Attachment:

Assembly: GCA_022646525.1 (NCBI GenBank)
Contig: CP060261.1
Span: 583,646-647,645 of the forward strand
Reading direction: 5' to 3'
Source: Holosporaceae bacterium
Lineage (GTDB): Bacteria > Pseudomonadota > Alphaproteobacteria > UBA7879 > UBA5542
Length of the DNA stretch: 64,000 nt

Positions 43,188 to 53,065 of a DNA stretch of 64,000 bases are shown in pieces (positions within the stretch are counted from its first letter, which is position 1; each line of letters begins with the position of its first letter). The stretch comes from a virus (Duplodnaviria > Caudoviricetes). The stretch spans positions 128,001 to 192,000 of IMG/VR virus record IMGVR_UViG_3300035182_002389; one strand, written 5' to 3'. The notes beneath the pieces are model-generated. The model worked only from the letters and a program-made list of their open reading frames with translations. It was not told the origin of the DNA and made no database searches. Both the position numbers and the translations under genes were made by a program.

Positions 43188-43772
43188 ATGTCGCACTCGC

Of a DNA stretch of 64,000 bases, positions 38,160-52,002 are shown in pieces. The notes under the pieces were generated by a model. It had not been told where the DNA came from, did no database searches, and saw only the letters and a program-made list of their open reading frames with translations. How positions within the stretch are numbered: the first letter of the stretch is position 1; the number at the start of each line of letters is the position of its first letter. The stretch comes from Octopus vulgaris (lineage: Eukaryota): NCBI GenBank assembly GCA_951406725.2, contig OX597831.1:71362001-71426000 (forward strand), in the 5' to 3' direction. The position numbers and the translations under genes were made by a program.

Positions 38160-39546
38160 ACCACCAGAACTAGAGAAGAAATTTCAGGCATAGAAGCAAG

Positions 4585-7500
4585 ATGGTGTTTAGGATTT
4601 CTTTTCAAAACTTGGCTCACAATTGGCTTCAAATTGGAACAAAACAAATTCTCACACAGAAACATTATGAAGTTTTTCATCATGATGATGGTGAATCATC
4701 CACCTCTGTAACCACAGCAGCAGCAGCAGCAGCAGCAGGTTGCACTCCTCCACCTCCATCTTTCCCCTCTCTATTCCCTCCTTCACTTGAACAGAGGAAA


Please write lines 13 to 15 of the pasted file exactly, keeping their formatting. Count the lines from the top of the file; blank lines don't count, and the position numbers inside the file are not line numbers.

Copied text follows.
38160 ACCACCAGAACTAGAGAAGAAATTTCAGGCATAGAAGCAAG

Positions 4585-7500
4585 ATGGTGTTTAGGATTT